• Influence of Heating Temperature on Edge Crack in Hot Rolling of 36%Ni-Fe Alloy

    pp. 1219-1225

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    DOI:10.2355/isijinternational.ISIJINT-2016-025

    For the purpose of edge crack control in hot rolling of 36%Ni-Fe alloys, a high temperature tensile test and laboratory-scale hot rolling experiment were carried out. Intergranular oxidation has been considered to be one of the major factors in edge cracking. Edge cracks which initiate from intergranular oxidation grow to the inner side along coarse grain boundaries as the thickness reduction ratio increases. The depth of intergranular oxidation increases at higher reheating temperatures. However, recrystallization occurs at the crack tip, and this has the effect of suppressing crack growth. This suggests that promoting recrystallization during hot rolling by increasing the reheating temperature, rather than inhibition of intergranular oxidation as such, is effective for suppressing edge cracking.
  • Friction Lap Joining of Thermoplastic Materials to Carbon Steel

    pp. 1226-1231

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    DOI:10.2355/isijinternational.ISIJINT-2016-042

    Dissimilar material joining of polyamide 6 and polyethylene plates to a plain carbon steel (SPCC) plate was performed using friction lap joining. The polyamide 6 and SPCC plates could be directly joined by friction lap joining, whereas the polyethylene and SPCC plates could not. Corona discharge treatment of the polyethylene surface enabled the joint formation with SPCC. The tensile shear fracture load of the SPCC/polyamide 6 and SPCC/corona-discharge-treated polyethylene joints increased with the joining speed up to 600 mm min-1, beyond which it decreased. These joints were fractured at the base material of the plastic plate at optimal joining speeds in the tensile shear test. Continuously joined interfaces of these materials were observed via cross-sectional microstructure analysis. Transmission electron microscopy and selected area diffraction patterns indicated that these materials were joined through the surface oxide layer of SPCC composed of Fe3O4. The relation between the tensile shear fracture loads and the results of XPS analysis indicated that polar groups such as amide, hydroxyl, and carboxyl groups on the plastic surfaces were highly effective for joint formation of the SPCC/plastic joints.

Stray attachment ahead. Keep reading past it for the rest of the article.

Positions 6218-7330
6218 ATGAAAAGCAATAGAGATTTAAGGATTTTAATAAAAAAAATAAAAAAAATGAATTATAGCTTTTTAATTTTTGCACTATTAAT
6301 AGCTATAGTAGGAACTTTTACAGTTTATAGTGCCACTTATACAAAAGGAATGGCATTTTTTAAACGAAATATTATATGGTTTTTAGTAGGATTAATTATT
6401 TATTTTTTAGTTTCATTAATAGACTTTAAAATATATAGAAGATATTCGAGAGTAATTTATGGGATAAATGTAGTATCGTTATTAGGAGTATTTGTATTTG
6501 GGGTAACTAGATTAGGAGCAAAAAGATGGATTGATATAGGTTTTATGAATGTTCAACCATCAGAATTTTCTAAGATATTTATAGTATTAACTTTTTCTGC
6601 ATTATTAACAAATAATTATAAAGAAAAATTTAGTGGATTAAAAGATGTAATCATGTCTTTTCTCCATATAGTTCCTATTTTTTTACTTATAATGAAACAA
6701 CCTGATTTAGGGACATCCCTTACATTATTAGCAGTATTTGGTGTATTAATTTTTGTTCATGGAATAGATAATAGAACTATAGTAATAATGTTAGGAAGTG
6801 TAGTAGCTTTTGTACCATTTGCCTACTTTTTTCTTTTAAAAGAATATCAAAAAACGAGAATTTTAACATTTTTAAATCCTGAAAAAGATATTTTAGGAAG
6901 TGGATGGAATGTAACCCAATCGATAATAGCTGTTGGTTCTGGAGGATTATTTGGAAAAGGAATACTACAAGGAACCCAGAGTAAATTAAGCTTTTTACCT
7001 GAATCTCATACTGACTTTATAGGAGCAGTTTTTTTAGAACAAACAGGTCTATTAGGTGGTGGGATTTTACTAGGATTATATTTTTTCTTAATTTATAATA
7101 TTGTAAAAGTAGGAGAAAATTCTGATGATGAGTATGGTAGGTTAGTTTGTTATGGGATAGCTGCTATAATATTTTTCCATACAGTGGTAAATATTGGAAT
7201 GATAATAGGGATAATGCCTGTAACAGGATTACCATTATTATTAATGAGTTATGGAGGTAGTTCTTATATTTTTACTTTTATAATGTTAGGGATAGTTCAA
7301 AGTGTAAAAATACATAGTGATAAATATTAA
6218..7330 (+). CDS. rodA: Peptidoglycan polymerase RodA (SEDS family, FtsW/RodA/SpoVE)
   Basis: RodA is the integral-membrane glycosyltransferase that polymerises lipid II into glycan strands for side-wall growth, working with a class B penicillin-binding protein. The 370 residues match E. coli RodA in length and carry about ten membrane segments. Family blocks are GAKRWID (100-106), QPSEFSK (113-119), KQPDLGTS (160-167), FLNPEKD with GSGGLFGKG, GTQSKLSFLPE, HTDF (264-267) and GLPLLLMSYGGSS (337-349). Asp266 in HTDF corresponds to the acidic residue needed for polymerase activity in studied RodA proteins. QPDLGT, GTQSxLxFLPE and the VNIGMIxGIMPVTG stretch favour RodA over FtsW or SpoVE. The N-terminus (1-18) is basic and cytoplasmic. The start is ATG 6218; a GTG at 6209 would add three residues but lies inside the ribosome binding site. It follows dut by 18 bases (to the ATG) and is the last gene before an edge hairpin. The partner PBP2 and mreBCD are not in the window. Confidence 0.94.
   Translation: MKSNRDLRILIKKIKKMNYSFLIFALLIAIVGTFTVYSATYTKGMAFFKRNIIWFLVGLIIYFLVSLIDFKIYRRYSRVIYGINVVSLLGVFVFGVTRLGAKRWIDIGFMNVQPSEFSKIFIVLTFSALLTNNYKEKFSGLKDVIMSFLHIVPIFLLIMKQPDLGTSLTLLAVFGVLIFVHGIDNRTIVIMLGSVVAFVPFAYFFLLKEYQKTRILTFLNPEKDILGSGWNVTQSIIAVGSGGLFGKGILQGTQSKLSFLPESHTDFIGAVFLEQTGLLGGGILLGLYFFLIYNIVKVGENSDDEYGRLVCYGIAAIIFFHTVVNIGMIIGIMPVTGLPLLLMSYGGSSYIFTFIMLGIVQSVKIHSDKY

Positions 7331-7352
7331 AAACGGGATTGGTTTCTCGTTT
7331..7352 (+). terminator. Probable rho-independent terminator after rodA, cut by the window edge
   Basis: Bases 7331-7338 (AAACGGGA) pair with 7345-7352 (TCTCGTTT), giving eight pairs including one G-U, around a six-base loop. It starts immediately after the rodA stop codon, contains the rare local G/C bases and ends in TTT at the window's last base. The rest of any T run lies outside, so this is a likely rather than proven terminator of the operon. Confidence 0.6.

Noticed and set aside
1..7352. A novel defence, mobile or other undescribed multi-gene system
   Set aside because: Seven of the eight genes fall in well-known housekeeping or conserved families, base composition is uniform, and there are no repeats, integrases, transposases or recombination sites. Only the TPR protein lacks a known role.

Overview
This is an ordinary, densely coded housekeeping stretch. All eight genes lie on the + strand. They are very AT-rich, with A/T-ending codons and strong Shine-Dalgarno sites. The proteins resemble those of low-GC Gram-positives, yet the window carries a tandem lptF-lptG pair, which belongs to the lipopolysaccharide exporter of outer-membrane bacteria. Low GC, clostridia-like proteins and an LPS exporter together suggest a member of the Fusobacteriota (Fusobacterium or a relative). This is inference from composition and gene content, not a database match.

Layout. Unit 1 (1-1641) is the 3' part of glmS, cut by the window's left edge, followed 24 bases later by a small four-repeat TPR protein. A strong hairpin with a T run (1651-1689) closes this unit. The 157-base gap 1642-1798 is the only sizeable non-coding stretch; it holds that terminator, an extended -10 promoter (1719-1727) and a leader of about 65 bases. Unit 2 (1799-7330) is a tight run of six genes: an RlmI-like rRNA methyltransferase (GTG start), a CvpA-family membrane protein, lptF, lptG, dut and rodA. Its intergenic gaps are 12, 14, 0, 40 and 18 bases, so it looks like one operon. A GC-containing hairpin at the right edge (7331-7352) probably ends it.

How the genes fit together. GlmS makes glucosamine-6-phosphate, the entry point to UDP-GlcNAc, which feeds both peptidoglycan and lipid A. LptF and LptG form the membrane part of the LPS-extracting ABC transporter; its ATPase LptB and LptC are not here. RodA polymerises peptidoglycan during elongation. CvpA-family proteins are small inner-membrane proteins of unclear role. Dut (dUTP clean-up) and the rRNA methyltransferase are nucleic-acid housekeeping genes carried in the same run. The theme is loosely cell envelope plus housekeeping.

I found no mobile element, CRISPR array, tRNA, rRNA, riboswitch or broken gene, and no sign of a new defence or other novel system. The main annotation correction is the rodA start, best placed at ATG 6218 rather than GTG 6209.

• Effect of Arsenic and Copper+Arsenic on High Temperature Oxidation and Hot Shortness Behavior of C–Mn Steel

    pp. 1232-1240

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    DOI:10.2355/isijinternational.ISIJINT-2016-002

    To avoid surface hot shortness of C–Mn steels containing arsenic and copper+arsenic, high temperature oxidation behavior of the steels were systematically investigated. The results showed that the presence of arsenic and copper+arsenic accelerated oxidation degree of C–Mn steel. Meanwhile, arsenic alone contributed to grain boundaries oxidation, which resulted in the formation of noticeable oxide particles band along grain boundaries at 1000°C and 1050°C. Furthermore, arsenic enrichment degree and the penetration of copper-rich liquid phase containing arsenic into grain boundaries was most severe at 1050°C, while arsenic enrichment degree and the penetration of copper-rich liquid phase were reduced when oxidation temperatures exceeded 1100°C due to diffusion of arsenic and copper+arsenic back into the metal and the occlusion of arsenic-rich/copper-rich particles into oxide scale. The hot-compression testing results were confirmed to agree well with enrichment characteristics of arsenic and copper+arsenic in thermogravimetric (TG) investigations.